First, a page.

Best Price to Performance Ratio for Storage IO
The standard Industry practice to solve storage bottlenecks in VMs is to serve storage IO from solid state drives (SSDs) instead of hard drives. This is because SSDs are capable of serving up much higher throughput and at consistently lower latencies than hard disks. For instance a single high end HDD does 400 IOPS, with latencies varying from 10 ms for sequential data to hundreds of milliseconds for random data. In comparison, a single SATA SSD, for both sequential and random IO is capable of supporting 100,000 IOPS at consistently less than 10 millisecond latencies. Also since the IO from within VMware is mostly random, SSDs are especially well suited for VMware workloads. However even the cheap enterprise SATA SSDs (that cost $1 /GB) are 20X the cost of HDDs, so smaller amounts of SSDs need to be used to reduce cost.
SAN vendors advocate installing SSDs in the array. However we think that caching software along with the SSD should instead be deployed in the ESXi host. This is for two reasons. First, the SSD will show considerably higher latencies when deployed in the array, since this SSD is now behind the network and behind typically a maximum of two storage controllers. By comparison, with server-side caching, the SSD is on a dedicated PCIe, SAS or SATA bus closer to the CPU. Also, each ESXi host processor acts like a storage controller for the local caching workload. By distributing caching workload across ESXi hosts, near raw SSD latency and throughput can be achieved. Secondly, server side SSDs can be bought directly from SSD manufacturers like Samsung, Toshiba, Micron or Seagate, instead of buying the same SSD at much higher prices from server or storage vendors like EMC, Netapp, Cisco, HP, or Dell.
Below is a use case where Global Foundries compared the costs and performance gains between the below three options:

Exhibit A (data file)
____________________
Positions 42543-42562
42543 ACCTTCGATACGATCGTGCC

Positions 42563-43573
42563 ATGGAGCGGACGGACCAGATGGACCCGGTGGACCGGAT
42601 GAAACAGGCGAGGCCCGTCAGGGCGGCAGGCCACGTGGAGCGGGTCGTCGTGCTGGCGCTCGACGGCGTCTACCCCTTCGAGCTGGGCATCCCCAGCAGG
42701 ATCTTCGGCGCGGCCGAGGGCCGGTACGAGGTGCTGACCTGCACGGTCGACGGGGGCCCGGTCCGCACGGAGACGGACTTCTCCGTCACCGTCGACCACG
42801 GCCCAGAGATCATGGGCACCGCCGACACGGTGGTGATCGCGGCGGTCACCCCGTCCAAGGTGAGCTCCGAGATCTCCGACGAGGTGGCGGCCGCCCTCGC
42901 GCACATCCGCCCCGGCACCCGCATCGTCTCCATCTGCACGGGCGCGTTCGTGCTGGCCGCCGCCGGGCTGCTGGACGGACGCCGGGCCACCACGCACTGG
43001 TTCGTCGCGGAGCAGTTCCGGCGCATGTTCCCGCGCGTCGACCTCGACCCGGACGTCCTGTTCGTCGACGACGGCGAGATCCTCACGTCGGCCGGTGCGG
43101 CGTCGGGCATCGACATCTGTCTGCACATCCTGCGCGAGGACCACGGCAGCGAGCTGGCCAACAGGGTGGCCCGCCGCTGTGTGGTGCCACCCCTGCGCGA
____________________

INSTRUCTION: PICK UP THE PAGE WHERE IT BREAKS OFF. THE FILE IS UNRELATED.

Controller based caching (called Fast Cache from EMC) for an EMC CX-4 appliance,
Controller based tiering solution from HP 3 PAR for the StoreServ 7200 appliance, and
ESXi host based VirtuCache with Micron SAS SSDs installed in the ESXi servers.
Global Foundries’ IT was looking at moving their dev/ops workload from physical servers to VMs. For such a migration to be successful, they wanted assured latencies and IOPS from within VMs.
Global Foundries’ Server and Storage Infrastructure
Physical Servers – Global Foundries provisioned six HP BL460c G7 blades with 144GB RAM running VMware 5.1.
Storage – A total of 36 TB of storage on LUNs was provisioned across a 8 gbps Fiber Channel Clariion CX4 appliance and another 10gbps FCoE HP 3PAR 7200 appliance
On an average, less than 8 TB of data changed every day. Global Foundries’ dev/ops application was using Oracle 11G for the underlying database and had 60-40 read-write ratio.
Comparing VirtuCache with EMC Fast Cache and HP 3PAR Tiering
The selection process involved comparing price per IOPS, price per GB, and latencies between the below three competing approaches:
EMC proposed deploying their FastCache functionality with SAS SSDs within the CX4 appliance. 2 TB of Fast Cache SSDs were deployed for the evaluation.
HP proposed deploying SSDs within the StoreServ appliance and tiering data to SSDs from disks. Again 2 TB of SSDs were deployed for the evaluation.
VirtuCache along with a 400 GB of Micron SAS SSD was installed in each of the six ESXi blade servers.
*Cost Calculated Based On Publicly Available Info Listed Below
Benefit to Global Foundries
Using VirtuCache, Global Foundries was able to successfully ensure over 250MBps storage throughput to each VMware host with consistently less than 10 millisecond latencies for a price that was considerably less than storage vendor provided caching or tiering modules.